She said research showed that among Ghanaians 16-30 years old, four out of five are out of school; and that this group needs to have meaningful livelihoods options.
“But for those that are working, most of them (two thirds), their work will not come with an employer and a regular pay check.
“Rather they are in some form of self-employment –they are in microenterprises, they are street hawkers, they are in small holder farming,” she stated.
Ms Beegle, who was speaking in Accra at the opening ceremony of the Fourth Child and Youth Finance International (CYFI) Regional Meeting for Africa, said “whether one should label them all as entrepreneurs can be debated. But what is not debated is that being financially wise will be critical for their success and ability to improve their livelihood”.
The two-day conference on the theme: “Advancing Youth Economic Empowerment for Inclusive Growth,” brought together Africa’s finest experts in the area as well as key stakeholders to work towards establishing regional and national-level strategies, frameworks and partnerships that seek to address issues of financial education, financial inclusion and entrepreneurship of children and youth.
It was organised by Child and Youth International in collaboration with Microfinance and Small Loans Centre (MASLOC) and Youth Enterprise Support (YES), under the auspices of CFAO Motors, National Investment Bank, HFC Bank, the Graphic Group of Communications and the Ghana National Petroleum Corporation.
“The ‘access to finance’ agenda can be mistaken for simply giving greater access to bank accounts and making loans more readily available. But here we have evidence from across the developing world that underscores how difficult this agenda is,” she said.
Ms Beegle said the CYFI’s agenda, to enhance the financial capabilities of children and youth – with the aim to give children and youth the knowledge to make wise financial decisions, to accumulate savings, and to build the skills for their livelihood and thus break the cycle of poverty; is an agenda that echoes the goals of the World Bank.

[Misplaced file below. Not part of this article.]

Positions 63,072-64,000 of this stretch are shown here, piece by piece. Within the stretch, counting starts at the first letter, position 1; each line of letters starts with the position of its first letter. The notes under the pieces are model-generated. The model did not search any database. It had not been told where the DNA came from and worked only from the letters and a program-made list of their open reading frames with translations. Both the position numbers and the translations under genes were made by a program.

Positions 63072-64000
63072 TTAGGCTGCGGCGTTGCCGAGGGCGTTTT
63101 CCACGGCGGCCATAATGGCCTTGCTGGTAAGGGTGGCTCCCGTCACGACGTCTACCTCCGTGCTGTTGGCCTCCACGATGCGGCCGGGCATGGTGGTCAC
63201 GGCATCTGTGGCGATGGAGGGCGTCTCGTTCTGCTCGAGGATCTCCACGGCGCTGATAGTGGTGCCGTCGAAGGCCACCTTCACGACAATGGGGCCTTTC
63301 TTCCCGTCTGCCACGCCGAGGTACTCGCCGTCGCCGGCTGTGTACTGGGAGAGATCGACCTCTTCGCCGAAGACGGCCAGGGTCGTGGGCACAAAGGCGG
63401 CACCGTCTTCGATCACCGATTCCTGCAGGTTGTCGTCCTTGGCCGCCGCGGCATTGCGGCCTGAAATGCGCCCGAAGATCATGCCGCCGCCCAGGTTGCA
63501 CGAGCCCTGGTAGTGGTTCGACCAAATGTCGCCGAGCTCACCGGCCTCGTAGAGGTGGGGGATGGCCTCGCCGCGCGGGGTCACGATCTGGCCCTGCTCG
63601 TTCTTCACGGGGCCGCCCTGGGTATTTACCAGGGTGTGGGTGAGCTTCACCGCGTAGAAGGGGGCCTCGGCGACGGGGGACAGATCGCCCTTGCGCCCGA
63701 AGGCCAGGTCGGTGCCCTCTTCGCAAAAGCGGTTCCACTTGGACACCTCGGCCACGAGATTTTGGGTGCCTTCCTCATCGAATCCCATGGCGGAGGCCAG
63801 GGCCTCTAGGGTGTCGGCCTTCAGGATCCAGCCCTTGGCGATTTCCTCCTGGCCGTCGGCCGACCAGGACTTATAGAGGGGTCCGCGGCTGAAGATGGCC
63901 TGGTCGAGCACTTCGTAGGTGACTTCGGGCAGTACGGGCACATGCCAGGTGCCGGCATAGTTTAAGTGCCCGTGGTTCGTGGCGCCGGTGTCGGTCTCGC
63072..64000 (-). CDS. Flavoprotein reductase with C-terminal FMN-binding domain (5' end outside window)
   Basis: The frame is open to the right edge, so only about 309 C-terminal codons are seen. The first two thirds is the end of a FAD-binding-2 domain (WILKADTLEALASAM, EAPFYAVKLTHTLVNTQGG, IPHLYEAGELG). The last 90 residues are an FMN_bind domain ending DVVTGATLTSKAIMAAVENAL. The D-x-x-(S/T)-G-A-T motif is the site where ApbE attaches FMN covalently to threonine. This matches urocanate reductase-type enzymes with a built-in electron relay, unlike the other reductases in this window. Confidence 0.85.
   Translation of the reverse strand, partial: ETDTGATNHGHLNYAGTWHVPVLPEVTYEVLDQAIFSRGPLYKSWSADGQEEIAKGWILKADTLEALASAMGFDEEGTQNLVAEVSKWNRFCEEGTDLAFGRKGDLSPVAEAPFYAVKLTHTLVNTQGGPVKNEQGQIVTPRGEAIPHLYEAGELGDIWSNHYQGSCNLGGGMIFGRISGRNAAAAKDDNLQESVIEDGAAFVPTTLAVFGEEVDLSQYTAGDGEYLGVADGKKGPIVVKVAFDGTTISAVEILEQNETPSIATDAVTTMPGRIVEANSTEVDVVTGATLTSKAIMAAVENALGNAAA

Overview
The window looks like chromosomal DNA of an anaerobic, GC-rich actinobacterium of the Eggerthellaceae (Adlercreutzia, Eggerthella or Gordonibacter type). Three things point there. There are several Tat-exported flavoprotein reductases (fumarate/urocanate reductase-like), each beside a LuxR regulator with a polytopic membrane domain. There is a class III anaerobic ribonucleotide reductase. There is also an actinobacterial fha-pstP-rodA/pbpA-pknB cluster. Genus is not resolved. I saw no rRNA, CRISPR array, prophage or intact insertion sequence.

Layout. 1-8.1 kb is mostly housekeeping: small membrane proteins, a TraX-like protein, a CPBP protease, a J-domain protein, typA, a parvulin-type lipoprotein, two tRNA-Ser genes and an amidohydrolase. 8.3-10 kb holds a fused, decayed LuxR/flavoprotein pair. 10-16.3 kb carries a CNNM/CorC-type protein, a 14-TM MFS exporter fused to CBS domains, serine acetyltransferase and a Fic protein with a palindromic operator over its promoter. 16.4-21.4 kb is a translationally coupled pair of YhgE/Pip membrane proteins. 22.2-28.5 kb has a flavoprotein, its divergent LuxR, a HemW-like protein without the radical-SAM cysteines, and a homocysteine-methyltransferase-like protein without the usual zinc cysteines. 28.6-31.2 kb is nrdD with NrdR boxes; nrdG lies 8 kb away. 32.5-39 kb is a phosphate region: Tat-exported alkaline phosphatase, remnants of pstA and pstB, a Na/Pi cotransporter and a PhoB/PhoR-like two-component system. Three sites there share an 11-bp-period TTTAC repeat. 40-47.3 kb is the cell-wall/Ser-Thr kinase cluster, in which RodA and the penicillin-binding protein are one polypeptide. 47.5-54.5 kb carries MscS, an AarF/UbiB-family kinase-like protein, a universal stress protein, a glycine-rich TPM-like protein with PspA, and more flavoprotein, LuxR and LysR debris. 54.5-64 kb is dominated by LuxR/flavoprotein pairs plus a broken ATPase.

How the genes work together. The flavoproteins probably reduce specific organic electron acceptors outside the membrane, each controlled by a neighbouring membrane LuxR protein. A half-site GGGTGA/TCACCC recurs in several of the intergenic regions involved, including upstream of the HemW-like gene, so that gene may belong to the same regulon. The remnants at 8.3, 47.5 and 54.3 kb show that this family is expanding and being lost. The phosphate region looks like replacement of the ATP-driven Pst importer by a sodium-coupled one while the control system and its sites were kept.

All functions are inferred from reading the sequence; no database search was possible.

She pointed out that the agenda cuts across their programmes in social protection and labour, in poverty and equity, in finance and markets, in education, and others, such as ICT.
She said CYFI is a valuable tool for different groups and initiatives to learn about what works and new innovations in the broad area.
On savings; Ms Beegle said there seems to be high demand for savings accounts, but, interventions that encourage people to open savings accounts do not guarantee that they would make deposits into those accounts and accumulate savings.
“Efforts like market campaigns, peer groups, and commitment savings designs can help increase take-up and use of savings accounts. And new technology (mobile banking and direct deposit options) can further expand access and use,” she said.
She said microenterprises and farms are where the majority of youth work in Africa; yet, many interventions have not shown big impacts on profits or business growth.
She said skills training and microfinance have yet to show the anticipated major impacts on profits and poverty.
“On the other hand, there is emerging evidence that ‘capital-centric’ interventions seem to hold much promise. However, these programmes tend to be the exception rather than the rule,” the Programme Leader said.
She said the evidence suggests that too little capital and the absence of affordable credit hold income earnings back for the self-employed – the main type of work of young people.
Ms Beegle said “the evidence suggests that young people have high returns to capital, yet this area is still arguably over-shadowed by training programmes”.
“This area is still emerging – we still don’t know that is the right package and whether it can be scalable at a reasonable cost.”
She said at the World Bank, the officials engage directly with governments to help design and support development programmes.
“But increasing financial inclusion and growing economic citizenship for youth, like many other areas of development, are not only public sector agendas.
“Ultimately, success in these areas will depend on the work of the private sector and NGOs,” she said.
Ms Beegle observed that it is critical that the World Bank and governments learn from each other and work with these groups to reach their common goals of increasing financial inclusion, reducing poverty, and promoting economic and social development.
She said networks like the CYFI ware critical for building bridges between the various groups engaged in this area.
Mrs Sedina Tamakloe Attionu, the Chief Executive Officer (CEO), MASLOC, said: “We need to achieve youth-led sustainable development by creating viable livelihoods and opportunities for youth to contribute to inclusive economic development to avert the dangers of youth bulge, lack of access to entrepreneurial skills training and development and funding opportunities for young entrepreneurs.”
Mrs Helga Boadi, the CEO, YES, urged the youth to take advantage of the services her organisation provides.
Ms Jeroo Billimoria, the Managing Director, Child and Youth Finance International, the Netherlands, called for the promotion of banking habits among children and the youth.